An Iowa lawmaker has come out in favor of online poker legislation less than two weeks after a state gaming association president indicated the likelihood that the Hawkeye State would not be considering such a proposal in 2014.
Sen. Brian Schoenjahn (D-Arlington) told the Quad City Times of his concern that Iowans who visit unregulated online poker sites located offshore are afforded no consumer protections that regulation would provide. He mentioned the fact that logging on and playing at gaming websites that are not overseen by any government authority within the U.S. could lead to problems beyond the failure of the processing of withdrawal requests.
“My fear is that it’s like the Target credit card scam, except there are no protections,” Schoenjahn said. “If people are going to do it [play online poker] anyway, maybe Iowa ought to take a piece of the pie and regulate it.”
That piece of the pie may be worth $3-$13 million annually based on research conducted on behalf of the Iowa Racing and Gaming Commission. The study found that some 150,000 Iowa residents log on and play online poker.
But don’t expect any online poker proposals to be introduced in Iowa this year. Iowa Gaming Association president and CEO Wes Ehrecke said roughly 10 days ago that the wait and see approach would be employed at present. Ehrecke told Casino Enterprise Management that a shorter legislative session in 2014 is another reason why an Internet poker bill will not be introduced.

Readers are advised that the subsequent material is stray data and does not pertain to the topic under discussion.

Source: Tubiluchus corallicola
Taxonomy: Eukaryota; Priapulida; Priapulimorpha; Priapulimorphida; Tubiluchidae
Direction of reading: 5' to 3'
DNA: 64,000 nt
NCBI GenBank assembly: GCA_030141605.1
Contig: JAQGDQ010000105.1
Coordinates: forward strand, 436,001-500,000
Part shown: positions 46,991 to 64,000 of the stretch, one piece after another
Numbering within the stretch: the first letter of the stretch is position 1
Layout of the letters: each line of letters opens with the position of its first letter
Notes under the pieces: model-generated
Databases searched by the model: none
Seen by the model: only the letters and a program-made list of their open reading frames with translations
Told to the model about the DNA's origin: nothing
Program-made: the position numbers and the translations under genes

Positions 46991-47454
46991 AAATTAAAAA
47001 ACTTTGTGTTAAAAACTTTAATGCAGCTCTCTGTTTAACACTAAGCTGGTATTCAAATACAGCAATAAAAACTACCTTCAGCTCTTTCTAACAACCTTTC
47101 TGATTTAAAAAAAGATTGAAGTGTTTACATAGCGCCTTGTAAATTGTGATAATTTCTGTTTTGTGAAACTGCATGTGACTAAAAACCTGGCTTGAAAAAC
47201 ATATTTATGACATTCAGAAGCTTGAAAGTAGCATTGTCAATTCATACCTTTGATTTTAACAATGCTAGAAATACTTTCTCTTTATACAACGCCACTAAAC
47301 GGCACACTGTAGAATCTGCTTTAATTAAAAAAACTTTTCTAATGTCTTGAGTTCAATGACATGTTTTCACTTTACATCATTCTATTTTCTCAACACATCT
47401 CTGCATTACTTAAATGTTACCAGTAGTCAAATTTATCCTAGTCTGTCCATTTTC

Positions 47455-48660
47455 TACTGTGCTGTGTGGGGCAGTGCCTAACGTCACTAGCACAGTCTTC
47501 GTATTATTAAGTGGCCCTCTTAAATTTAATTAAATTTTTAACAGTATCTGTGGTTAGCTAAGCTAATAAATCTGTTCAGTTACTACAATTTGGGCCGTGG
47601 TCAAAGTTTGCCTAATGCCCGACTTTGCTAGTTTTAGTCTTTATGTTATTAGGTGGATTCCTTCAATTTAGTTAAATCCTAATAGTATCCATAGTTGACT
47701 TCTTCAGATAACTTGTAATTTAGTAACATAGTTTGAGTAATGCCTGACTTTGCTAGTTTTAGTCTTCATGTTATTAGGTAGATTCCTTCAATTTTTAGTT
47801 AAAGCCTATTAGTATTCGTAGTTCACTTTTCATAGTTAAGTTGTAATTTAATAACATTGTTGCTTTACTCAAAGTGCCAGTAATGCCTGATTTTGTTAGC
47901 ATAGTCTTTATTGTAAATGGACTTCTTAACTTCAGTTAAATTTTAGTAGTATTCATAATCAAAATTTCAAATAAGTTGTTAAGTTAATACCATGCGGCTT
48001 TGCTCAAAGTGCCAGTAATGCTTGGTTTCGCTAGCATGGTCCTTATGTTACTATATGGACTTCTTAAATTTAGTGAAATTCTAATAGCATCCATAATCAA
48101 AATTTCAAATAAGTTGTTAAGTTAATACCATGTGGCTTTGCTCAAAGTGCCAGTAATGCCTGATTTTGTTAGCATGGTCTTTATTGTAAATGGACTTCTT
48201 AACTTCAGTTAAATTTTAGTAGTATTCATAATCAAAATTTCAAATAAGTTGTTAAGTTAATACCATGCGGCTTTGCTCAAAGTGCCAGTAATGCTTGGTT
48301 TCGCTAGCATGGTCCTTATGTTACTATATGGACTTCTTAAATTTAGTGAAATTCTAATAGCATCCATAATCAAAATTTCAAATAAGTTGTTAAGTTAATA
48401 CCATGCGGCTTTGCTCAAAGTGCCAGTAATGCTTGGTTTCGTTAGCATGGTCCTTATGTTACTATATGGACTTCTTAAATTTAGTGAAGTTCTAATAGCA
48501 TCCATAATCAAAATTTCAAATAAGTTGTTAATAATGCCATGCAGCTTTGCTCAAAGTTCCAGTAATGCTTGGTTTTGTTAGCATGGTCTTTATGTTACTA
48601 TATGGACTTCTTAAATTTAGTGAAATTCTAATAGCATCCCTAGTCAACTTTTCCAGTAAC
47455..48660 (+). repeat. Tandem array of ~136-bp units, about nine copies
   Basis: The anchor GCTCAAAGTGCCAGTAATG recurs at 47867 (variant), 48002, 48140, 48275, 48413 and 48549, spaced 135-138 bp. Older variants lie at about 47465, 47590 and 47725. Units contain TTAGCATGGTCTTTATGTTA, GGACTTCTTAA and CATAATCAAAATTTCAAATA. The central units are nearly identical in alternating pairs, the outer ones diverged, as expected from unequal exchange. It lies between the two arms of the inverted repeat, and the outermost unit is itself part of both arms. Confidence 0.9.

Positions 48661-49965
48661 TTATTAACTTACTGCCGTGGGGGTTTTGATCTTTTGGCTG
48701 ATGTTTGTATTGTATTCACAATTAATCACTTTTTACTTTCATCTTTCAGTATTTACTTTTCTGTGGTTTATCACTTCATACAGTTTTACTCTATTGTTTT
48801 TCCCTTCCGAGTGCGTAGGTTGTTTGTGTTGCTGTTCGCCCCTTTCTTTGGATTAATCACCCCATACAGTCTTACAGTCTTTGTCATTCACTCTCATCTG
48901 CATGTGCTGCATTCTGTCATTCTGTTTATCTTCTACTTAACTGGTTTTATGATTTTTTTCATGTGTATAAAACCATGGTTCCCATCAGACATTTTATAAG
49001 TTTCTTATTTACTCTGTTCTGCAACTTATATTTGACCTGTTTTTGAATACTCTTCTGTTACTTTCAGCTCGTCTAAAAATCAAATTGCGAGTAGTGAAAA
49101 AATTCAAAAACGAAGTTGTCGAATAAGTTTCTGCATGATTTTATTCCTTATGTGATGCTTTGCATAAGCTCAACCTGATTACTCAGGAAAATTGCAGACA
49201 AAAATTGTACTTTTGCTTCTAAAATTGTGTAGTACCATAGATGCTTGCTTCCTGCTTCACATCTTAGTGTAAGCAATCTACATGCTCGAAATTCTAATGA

That sentiment was echoed by Iowa Lottery Director Terry Rich, who indicated that the progress made in the online poker regimes in New Jersey and Nevada would be scrutinized before the state legislature looks at a new proposal. State officials are also monitoring movement with regard to online gambling at the federal level, of which there currently is none.
Online poker proposals failed to advance the past two years in Iowa. The Iowa Senate approved a measure by a 29-20 vote in 2012, but it died in the House. In 2013, a similar Internet poker bill failed to gain traction in a Senate committee.
Commercial brick and mortar casinos in Iowa showed less than promising results in 2013. The addition of online poker to the mix could increase revenue much the same way that it has in New Jersey. Despite Sen. Schoenjahn’s concerns, it looks like that revenue boost will have to wait until at least 2015.